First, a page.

I lead the educational mission of the Department of Biochemistry. I chair the Department’s Curriculum Committee and am involved in curriculum development and research, course direction and teaching across the medical campus. In co-Chairing the committee appointed to redesign the GMS first year Ph.D. curriculum, input was sought from across the medical campus with representation from the nineteen Programs and Departments to create a completely new interdisciplinary modular curriculum, Foundations in Biomedical Sciences (FiBS). The educational structure was set up to encourage students to think in a rigorous and interdisciplinary fashion and involved reducing lecture hours and incorporating weekly small group discussions to critically evaluate scientific literature and workshops to practice the use of emerging technologies. Small groups are “near-peer” facilitated and composed of students with different scientific interests to provide a range of perspectives and to promote collegiality among doctoral students. In addition, to provide essential foundational skills required for lifelong learning and career development, critical thinking, problem solving, class participation and scientific writing are included in the evaluation process. Individualized oversight and help for students is provided through faculty accessibility, monitoring of performance, and tutoring. I am currently co- Chair the Steering Committee that oversees the FiBS curriculum, monitors student evaluation of the modules and conducts peer reviews. My laboratory focused on elucidating the molecular mechanisms of cell motility, an essential component of normal biological processes such as embryonic development and wound healing, as well as critical in disease development and progression, and I am now co-Course director for the fourth core FiBS module, Mechanisms of Cell Communication.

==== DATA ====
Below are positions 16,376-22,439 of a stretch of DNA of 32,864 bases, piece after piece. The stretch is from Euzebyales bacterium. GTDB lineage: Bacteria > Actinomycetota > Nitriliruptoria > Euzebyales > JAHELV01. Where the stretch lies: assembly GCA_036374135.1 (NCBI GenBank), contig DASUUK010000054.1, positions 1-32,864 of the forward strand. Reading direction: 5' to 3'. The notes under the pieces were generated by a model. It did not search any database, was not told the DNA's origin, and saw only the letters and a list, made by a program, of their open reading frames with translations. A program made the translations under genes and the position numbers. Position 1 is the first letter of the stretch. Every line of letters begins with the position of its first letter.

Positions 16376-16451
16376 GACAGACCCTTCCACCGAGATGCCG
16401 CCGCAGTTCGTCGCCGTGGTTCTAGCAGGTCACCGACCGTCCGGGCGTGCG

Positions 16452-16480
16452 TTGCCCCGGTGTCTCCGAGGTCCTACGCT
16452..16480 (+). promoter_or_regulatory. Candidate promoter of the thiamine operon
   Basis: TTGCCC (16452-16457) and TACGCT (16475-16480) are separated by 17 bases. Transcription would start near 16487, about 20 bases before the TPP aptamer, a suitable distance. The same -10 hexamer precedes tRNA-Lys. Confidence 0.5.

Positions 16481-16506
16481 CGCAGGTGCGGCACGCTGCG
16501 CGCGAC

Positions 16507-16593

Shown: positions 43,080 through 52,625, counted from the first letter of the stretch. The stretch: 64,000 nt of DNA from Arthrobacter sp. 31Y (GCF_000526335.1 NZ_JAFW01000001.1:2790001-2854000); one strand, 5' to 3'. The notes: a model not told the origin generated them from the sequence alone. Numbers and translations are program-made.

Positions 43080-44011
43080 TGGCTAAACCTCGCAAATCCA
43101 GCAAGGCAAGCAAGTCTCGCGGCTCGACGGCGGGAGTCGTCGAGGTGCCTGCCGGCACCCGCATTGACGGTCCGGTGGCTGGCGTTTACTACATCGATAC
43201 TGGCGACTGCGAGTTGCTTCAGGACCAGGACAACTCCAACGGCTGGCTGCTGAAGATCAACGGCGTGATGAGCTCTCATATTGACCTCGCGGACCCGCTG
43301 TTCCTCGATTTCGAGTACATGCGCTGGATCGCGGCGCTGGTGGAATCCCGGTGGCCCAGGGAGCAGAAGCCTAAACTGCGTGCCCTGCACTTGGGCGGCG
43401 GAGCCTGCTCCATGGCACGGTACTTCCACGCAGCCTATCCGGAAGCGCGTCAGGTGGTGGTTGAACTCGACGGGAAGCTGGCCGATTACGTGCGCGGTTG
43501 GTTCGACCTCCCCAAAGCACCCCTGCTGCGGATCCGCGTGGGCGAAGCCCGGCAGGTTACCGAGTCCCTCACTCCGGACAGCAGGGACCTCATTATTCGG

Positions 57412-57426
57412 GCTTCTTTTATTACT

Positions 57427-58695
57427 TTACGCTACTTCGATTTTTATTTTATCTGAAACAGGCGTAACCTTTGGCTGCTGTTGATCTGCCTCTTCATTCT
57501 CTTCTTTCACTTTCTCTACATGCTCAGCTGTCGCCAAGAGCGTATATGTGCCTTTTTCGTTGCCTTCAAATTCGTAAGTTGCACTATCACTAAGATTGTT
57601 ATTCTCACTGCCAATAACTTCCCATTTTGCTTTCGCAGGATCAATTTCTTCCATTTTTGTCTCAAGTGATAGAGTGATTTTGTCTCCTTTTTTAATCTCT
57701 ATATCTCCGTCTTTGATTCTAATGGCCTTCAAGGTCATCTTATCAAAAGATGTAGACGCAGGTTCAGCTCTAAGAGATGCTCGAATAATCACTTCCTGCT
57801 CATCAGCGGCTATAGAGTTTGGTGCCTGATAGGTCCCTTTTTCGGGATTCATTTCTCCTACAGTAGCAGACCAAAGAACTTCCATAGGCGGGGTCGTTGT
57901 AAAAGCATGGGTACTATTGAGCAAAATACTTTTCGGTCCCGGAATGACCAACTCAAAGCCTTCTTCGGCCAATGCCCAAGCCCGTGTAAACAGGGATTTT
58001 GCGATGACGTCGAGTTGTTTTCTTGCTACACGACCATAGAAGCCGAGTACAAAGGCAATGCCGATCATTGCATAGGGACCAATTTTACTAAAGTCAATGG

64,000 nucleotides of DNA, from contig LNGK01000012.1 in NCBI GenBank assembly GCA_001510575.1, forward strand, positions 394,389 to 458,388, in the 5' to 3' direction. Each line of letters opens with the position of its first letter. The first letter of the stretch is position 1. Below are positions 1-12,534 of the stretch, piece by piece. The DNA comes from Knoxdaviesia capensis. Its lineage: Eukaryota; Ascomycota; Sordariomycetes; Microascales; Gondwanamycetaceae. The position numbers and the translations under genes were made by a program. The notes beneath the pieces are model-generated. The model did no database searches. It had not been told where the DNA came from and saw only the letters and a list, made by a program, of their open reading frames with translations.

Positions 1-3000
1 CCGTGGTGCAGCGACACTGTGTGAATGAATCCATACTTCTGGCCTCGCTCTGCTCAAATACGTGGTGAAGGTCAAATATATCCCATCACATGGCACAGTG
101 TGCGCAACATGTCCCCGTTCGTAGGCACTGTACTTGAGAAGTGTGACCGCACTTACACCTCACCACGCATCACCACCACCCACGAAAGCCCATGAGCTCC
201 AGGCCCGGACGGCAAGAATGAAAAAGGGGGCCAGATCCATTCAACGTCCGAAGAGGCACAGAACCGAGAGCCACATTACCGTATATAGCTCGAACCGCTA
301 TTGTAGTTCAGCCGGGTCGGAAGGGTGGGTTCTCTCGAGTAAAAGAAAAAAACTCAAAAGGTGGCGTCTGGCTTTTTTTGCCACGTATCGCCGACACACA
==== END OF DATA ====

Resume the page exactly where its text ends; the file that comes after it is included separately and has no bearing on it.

In addition to being an Assistant Dean in the medical school’s Office of Student Affairs, I am responsible for coordinating the Biochemistry Departments teaching of medical students. Currently course director of the core first year course Biochemistry and Cell Biology, I am actively involved in the committee charged with the integration of the first year medical curriculum, which is evolving into an interdisciplinary modular design similar to FiBS.
Boston University School of Medicine
Graduate Faculty (Primary Mentor of Grad Students)
Boston University School of Medicine, Graduate Medical Sciences
Cell Movement During Xenopus Development: A Model for Metastasis
07/07/2000 - 06/30/2006 (PI)
NIH/National Cancer Institute
5 R01 CA87375 05
Molecular Effectors That Control Cell Migration During Gastrulation of the Frog Embryo: A Model System for Breast Cancer Metastasis
01/03/2000 - 12/31/2002 (Dept Sponsor)
Comm. of Mass./Department of Public Health
Publications listed below are automatically derived from MEDLINE/PubMed and other
sources, which might result in incorrect or missing publications. Faculty can
to make corrections and additions.
Showing 10 of 32 results.
Gallan AJ, Offner GD, Symes K. Vertical integration of biochemistry and clinical medicine using a near-peer learning model. Biochem Mol Biol Educ. 2016 Nov 12; 44(6):507-516.View Related Profiles. PMID: 27123831; DOI: 10.1002/bmb.20972;
Abali EE, Osheroff N, Buxbaum E, Niederhoffer EC, Symes K, Sanders M. Evolving Role of the Basic Science Course Director in an Integrated Curriculum. Medical Science Educator. 2014. View Publication
Liu KW, Feng H, Bachoo R, Kazlauskas A, Smith EM, Symes K, Hamilton RL, Nagane M, Nishikawa R, Hu B, Cheng SY. SHP-2/PTPN11 mediates gliomagenesis driven by PDGFRA and INK4A/ARF aberrations in mice and humans. J Clin Invest. 2011 Mar; 121(3):905-17.View Related Profiles. PMID: 21393858; PMCID: PMC3049395; DOI: 10.1172/JCI43690;
Smith EM, Mitsi M, Nugent MA, Symes K. PDGF-A interactions with fibronectin reveal a critical role for heparan sulfate in directed cell migration during Xenopus gastrulation. Proc Natl Acad Sci U S A. 2009 Dec 22; 106(51):21683-8.View Related Profiles. PMID: 19966216; PMCID: PMC2799789; DOI: 10.1073/pnas.0902510106;
Symes K. Analysis of Growth Factor Signaling in Xenopus. Whitman M and Sater AK eds. Investigating Gastrulation. CRC Press. Boca Raton. 2007; 339-368.
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